Educated … I mean REALLY educated!

This amazing story is about an education that most of us can only imagine, but wouldn’t want to if we knew what it entailed. Tara Westover brings her “education” out in the open by telling a story that will take your breath away!

Now just 32, Tara Westover never had any formal education until she was 18 and enrolled as a Freshman at Brigham Young University [BYU]. Her parents didn’t believe in schools. She wasn’t even home schooled. But by 27, just 9 years after starting out at BYU, she was awarded a PhD in history from Cambridge University in England. This memoir tells her amazing story.

The youngest of 7 children in a survivalist, anti-establishment, anti-medicine unconventional Mormon family in rural Idaho, Tara Westover’s new memoir EDUCATED tells of growing up without any formal education. The Westover’s were rugged individualists of, to my mind, the worst kind. They didn’t trust anyone. Though her older siblings were somewhat home schooled, by the time Tara, child number 7, came of age she was mostly left to fend for herself.

Her father ran a junk yard, selling scrap metal and her mother was a herbalist, turned home-grown mid-wife.  Tara basically learned midwifery, in effect, by assisting her mother at births in rural Idaho. (For a girl who had no formal education, talk about an education. Whew! She describes experiences when she was 13 and 14 of helping her mother attend at the births of babies, sometimes in the dead of winter driving in the middle of the night on treacherous rural Idaho roads. I found myself saying aloud: “Holy Cow! What an education.”)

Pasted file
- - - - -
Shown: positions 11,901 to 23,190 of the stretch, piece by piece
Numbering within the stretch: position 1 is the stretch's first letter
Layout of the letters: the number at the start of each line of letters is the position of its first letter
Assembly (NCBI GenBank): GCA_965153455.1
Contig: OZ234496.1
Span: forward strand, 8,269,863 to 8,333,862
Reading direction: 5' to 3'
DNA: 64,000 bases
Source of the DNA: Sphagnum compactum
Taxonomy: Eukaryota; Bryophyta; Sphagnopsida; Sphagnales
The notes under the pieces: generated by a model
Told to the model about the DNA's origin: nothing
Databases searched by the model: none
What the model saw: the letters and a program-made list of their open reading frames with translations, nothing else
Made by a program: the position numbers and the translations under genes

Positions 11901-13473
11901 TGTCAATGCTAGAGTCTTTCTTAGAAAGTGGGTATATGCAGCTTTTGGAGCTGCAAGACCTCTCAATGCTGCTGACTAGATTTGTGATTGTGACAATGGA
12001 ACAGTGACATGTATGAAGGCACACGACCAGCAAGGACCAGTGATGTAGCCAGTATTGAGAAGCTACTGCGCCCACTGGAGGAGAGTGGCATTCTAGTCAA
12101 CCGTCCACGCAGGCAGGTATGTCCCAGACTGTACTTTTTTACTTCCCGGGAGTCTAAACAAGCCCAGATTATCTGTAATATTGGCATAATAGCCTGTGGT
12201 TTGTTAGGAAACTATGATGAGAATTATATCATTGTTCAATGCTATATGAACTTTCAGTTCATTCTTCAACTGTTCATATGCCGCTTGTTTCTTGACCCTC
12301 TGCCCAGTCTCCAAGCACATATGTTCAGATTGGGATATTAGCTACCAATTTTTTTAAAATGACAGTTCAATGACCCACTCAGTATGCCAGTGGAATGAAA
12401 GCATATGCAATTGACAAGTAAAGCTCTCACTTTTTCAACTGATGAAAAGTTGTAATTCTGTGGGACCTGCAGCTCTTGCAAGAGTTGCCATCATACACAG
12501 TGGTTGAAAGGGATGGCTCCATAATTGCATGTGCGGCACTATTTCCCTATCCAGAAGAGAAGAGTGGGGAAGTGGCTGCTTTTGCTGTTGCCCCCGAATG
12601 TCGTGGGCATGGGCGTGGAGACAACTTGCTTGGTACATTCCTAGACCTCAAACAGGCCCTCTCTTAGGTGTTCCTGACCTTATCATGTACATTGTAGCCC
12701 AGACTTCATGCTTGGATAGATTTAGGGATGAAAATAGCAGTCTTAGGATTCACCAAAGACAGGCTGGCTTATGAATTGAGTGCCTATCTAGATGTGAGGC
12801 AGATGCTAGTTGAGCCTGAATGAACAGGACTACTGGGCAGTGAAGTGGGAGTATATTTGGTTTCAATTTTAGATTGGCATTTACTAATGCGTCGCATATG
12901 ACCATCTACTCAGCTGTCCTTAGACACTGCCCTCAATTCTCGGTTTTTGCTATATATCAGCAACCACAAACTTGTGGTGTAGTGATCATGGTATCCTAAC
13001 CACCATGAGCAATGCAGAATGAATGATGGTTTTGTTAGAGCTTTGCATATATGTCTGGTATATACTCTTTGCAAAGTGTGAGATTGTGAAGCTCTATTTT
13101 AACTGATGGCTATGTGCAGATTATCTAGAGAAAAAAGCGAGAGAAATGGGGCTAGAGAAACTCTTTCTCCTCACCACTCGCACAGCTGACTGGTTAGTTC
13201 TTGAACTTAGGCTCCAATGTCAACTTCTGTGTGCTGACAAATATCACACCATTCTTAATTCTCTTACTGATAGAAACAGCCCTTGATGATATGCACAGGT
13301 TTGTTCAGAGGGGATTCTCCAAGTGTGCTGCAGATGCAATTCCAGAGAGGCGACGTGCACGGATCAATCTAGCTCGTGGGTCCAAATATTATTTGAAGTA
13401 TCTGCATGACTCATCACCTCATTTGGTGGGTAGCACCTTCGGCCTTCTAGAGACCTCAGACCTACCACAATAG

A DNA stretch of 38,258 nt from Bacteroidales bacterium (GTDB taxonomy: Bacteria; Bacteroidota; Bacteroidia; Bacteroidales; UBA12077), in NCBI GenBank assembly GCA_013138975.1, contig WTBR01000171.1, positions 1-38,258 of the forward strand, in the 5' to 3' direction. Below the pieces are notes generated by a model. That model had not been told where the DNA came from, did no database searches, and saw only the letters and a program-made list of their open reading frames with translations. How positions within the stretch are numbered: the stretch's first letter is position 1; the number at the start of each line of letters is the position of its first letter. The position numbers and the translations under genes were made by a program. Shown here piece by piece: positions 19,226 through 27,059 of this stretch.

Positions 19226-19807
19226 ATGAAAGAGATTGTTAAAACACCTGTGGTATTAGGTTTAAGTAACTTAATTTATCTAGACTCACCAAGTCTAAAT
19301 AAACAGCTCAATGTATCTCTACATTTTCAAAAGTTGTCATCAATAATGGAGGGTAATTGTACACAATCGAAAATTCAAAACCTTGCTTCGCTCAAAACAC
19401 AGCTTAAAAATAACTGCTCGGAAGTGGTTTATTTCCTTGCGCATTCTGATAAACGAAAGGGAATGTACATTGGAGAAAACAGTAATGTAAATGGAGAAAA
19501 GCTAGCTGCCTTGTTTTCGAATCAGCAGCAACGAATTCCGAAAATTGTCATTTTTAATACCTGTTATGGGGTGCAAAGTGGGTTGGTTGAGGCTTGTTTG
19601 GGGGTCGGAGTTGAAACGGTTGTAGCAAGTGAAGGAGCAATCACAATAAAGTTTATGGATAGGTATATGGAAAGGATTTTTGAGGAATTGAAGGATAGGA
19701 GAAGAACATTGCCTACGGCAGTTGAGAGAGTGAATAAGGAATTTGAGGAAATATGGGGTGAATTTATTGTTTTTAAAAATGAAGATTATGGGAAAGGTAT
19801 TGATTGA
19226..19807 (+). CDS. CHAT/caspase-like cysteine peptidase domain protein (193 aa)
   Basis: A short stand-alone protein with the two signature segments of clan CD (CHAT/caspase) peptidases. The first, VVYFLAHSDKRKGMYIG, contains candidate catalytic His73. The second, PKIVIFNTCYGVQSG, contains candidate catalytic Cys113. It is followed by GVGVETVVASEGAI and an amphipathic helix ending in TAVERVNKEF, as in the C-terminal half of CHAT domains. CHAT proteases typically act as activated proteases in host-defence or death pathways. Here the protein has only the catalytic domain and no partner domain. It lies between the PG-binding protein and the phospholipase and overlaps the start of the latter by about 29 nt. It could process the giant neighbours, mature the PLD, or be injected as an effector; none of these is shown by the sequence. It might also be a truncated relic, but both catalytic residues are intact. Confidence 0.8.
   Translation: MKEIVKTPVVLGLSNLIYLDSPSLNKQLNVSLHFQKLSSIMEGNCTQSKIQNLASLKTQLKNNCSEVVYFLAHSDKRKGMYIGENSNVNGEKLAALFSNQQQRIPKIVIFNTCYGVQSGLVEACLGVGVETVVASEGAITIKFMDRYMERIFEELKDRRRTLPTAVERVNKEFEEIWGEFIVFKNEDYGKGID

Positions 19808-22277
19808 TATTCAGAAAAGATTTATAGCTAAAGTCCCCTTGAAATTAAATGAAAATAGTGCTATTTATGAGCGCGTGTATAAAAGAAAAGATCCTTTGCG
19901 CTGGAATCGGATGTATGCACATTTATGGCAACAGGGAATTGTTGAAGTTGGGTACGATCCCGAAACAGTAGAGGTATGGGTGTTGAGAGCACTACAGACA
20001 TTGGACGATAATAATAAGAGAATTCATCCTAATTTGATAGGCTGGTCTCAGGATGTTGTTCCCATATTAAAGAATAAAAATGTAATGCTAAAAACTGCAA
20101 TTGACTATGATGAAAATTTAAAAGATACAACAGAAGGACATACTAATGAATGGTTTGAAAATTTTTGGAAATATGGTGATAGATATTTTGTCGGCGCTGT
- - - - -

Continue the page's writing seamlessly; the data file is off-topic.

Westover’s father, in particular, was controlled and driven by fear the government was after him, poor mental health (perhaps insanity in the last few years) and the need to totally control the fate of his wife and his children.

Growing up, the Westover children heard countless lectures (1 to 2 hours in length) combining the Book of Mormon, the Bible and his own fear of the government coming to get him. He repeatedly insisted that it was only a matter of time before the government came to their rural property and the world literally would come to an end. The word to his children: “Prepare for this!”

By the time Westover was a teen-ager of her old brothers, clearly emotionally disturbed Westover writes, began severely abusing her and constantly fighting and demeaning her. On more than one occasion, he even threatened to kill her, although when her parents found out, they told her he didn’t mean it. Tara learned how to fight back and survive, but that abusive behavior was it for Tara.

With the help and encouragement of another older brother, she decided to study for the ACT so she could maybe go to college, as this older brother had. He convinced her that college was the way to make the break and lead the life she could only imagine. Tara had taught herself to read and write and somehow, through utter determination, and a will of steel, scored high enough on her ACT score to be accepted into BYU.